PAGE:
Undervalued Dividend Gem Set for Growth - HSBC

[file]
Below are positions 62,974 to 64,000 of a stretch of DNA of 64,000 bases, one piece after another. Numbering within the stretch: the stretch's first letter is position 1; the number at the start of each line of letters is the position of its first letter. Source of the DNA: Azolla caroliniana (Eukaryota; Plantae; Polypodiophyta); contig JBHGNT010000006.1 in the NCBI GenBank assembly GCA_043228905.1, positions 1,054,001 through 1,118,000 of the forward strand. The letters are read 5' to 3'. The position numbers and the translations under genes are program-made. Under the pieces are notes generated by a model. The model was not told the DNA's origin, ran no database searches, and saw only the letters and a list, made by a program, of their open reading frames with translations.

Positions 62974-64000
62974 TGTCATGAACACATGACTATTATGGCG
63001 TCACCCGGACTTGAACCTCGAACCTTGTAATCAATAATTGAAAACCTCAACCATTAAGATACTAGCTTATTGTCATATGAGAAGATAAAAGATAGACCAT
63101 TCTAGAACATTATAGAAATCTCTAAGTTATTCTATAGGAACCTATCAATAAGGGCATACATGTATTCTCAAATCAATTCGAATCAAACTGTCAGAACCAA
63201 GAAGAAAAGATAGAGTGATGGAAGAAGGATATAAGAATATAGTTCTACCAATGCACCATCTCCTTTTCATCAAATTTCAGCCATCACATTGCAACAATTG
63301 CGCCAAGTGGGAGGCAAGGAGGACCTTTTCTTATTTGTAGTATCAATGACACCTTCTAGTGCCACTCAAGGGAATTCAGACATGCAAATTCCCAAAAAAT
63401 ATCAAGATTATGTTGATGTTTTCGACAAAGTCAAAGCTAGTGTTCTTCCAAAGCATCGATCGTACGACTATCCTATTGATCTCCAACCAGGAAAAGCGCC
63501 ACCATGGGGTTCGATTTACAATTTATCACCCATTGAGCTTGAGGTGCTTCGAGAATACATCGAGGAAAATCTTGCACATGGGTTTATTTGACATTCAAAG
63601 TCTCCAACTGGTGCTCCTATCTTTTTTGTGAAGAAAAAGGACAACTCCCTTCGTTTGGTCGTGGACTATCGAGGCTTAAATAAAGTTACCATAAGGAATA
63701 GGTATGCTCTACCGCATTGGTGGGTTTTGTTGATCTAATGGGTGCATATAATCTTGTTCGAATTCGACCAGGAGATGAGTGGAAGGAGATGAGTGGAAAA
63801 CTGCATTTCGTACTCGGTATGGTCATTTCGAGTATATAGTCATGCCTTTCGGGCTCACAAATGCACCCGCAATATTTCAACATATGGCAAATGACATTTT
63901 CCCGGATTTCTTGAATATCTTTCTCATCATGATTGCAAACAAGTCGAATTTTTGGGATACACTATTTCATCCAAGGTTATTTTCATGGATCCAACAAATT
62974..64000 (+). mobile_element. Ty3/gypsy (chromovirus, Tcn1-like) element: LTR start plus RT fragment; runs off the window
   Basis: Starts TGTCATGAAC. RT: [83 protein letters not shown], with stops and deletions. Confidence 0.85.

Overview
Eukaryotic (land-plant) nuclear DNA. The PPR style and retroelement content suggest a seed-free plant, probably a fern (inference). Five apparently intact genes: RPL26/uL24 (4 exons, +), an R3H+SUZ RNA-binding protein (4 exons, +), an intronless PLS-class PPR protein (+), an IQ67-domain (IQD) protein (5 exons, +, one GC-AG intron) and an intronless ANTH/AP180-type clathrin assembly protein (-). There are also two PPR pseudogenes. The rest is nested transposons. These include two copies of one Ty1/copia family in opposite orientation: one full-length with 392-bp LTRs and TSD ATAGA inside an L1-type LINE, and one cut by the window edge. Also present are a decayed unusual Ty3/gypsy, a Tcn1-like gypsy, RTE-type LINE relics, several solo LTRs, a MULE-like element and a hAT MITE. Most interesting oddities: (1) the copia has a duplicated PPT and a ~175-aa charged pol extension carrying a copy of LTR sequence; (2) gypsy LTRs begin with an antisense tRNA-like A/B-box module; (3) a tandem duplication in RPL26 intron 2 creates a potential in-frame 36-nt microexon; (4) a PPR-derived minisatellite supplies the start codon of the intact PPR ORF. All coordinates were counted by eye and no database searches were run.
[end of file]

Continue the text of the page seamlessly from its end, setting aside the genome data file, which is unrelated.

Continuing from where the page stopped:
Business Overview & Strategy HSBC was founded in 1865 as the Hong Kong and Shanghai Banking Corporation (“HSBC”) and ranked as the sixth-largest bank in the world based on total assets (Ali, 2020). HSBC is listed primarily at London and Hong Kong exchanges, with a secondary listing in New York as American Depository Receipt [ADR]. The biggest revenue contributor is Asia (50%) especially Hong Kong and mainland China, followed by Europe (28%), North America (11%), Middle East & North Africa (6%) and Latin America (5%). HSBC operates in four operating segments, namely Retail Banking and Wealth Management (43%), Global Banking and Markets (28%), Commercial Banking (26%), and Global Private Banking (3%).  HSBC aims to leverage its large international exposure to target a faster growing and higher returning market, particularly Asia while reducing European exposure. The FY2020 balance sheet makes it clear as to why HSBC takes the step; Asia contributed 146% of net profit with 47.7% gross margin, whereas Europe contributed a net loss of -48% as operating expenses exceeding the revenue. Further, HSBC also aims to maintain its position as a global leader in cross-border trade, payment, and money management by leveraging its operations in over 64 countries and a strong brand name. Investment Thesis HSBC global scale operations and strong presence in Asia with over 155 years of history serve as a unique and sustainable competitive moat that most other banks do not have. It is particularly attractive as Asia is expected to have a trade flow growth rate of CAGR 8.6% from 2020 until 2025, higher than the rest of the world at a 6.9% growth rate (IHS Markit, 2020). In the past 10 years, HSBC has been focusing its effort to expand to the Asian market by launching its "Asian Pivot" strategy and it has shown positive results as Asia’s region as a percentage of revenue double from 2010 to 2020. HSBC still take proactive measure in its penetration effort in Asia as it announced the plan to invest up to $6b grow in the coming years (Clarke, 2020). HSBC has a track record of safety and strong performance, supported by industry tailwinds. In the past 10 years of operations, the deposits have always exceeded loans, which is a good liquidity indicator especially given that HSBC’s large operations in the retail and commercial lending business. On top of that, HSBC also has a significantly higher net interest margin [NIM] than other large-cap European bank peers in the last 10 years, albeit decreasing lately due to low interest rate environment. Net interest margin is one of the banks’ main profitability measures, which is calculated as the difference between interest earned from giving out loans and interest paid to customer deposits. Hence, the steepening yield curve and higher interest rate expectation in the coming years serve as tailwinds to the banking industry globally, including HSBC, as it takes away the margin pressure and will raise profitability.  For note, the current low rate environment is not necessarily a bad thing for HSBC as well as it incentivizes people to take more loans and mortgages which essentially drives up the revenue volume. Moreover, it is an excellent environment for businesses to raise more capital, thus strengthen the Capital Markets segment of operation. HSBC is currently trading at a historic low valuation, serving as an attractive entry point given high potential upside as stated in previous paragraphs. Currently, HSBC is trading at a discount of 0.68x relative to its European peers of 0.72x and it is far cheaper than Canadian banks with a 2.04x P/B ratio. HSBC will likely trade on the premium (10-year historical P/B average was 1x vs 0.9x European peers) given HSBC’s large exposure to the highly profitable Asian market. HSBC also has an impressive 10-year average dividend yield of 5.2%, which is higher than both European and Canadian peers (~4%). For Canadian investors, HSBC would be a great addition for portfolio diversification, particularly to gain some exposure to the Asian and European markets, and to avoid home bias. The beta of 0.92 makes the stock relatively stable and requires minimal active management while offering an attractive dividend yield.  Looking as to why HSBC has been performing relatively poorly in the last two years, it was mainly driven by volatile global political situations, specifically due to Brexit and US-China Trade War in 2019, followed by the pandemic in 2020. HSBC's worsening performance, therefore, is caused by external shocks, while its fundamentals remain strong especially if we consider the 23% dividend return in the past five years and decent deposits growth (HSBC Holdings, 2021). Outlook Looking ahead in the post-pandemic world, I expect HSBC to start showing price appreciation as the economic recovery in Asia starts picking up in the next few quarters. Massive reduction in PCL will also boost the earnings in the next few quarters, similar to what already happened to banks in North America. The steepening yield curve and the rising interest rate would also improve HSBC's profitability and HSBC is likely to benefit more than other global banks as they have more exposure to the high-growth Asian markets and moving away from the European markets. Over the long-term, the price is likely to stabilize at a historical P/B ratio of about ~1x, but investors will highly benefit from the above-average dividend yield that would die up the total returns.  Regarding the political risks, the Brexit and US-China Trade War are expected to be stabilized as countries are focusing their efforts on stimulating the economy to offset the impact of the COVID-19 pandemic (Friis & Pothalingam, 2021).  Regarding US-China Trade War, it is likely to be calmer with the new Biden administration. Overall, the outlook on political stability is positive for HSBC in the post-pandemic world relative to the last two years. References Ali, Z. (2020, April 07). The world's 100 largest Banks, 2020. Retrieved April 05, 2021, from https://www.spglobal.com/marketintelligence/en/news-insights/latest-news-headlines/the-world-s-100-largest-banks-2020-57854079 Clarke, P. (2021, February 23). HSBC plans $6bn in Asia investments as profits slump by 34%. Retrieved April 05, 2021, from https://www.fnlondon.com/articles/hsbc-plans-6bn-in-asia-investments-as-profits-slump-by-34-20210223?adobe_mc=MCMID%3D57244812709731614374459840912138525497%7CMCORGID%3DCB68E4BA55144CAA0A4C98A5%2540AdobeOrg%7CTS%3D1617507920 Friis, P. B., & Pothalingam, K. (2021, January 20). Beyond Brexit: Outlook and risks for the U.K. Economy. Retrieved April 05, 2021, from https://blog.pimco.com/en/2021/01/beyond-brexit-outlook-and-risks-for-the-uk-economy HSBC Holdings plc. (2021). Total share return. Retrieved April 7, 2021, from https://www.hsbc.com/investors/shareholder-information/total-share-return IHS Markit. (2020). Global Economic Forecasts Analysis and Data World Economic. Retrieved April 05, 2021, from https://ihsmarkit.com/products/global-economic-forecasts-analysis-and-data-world-economic-service.html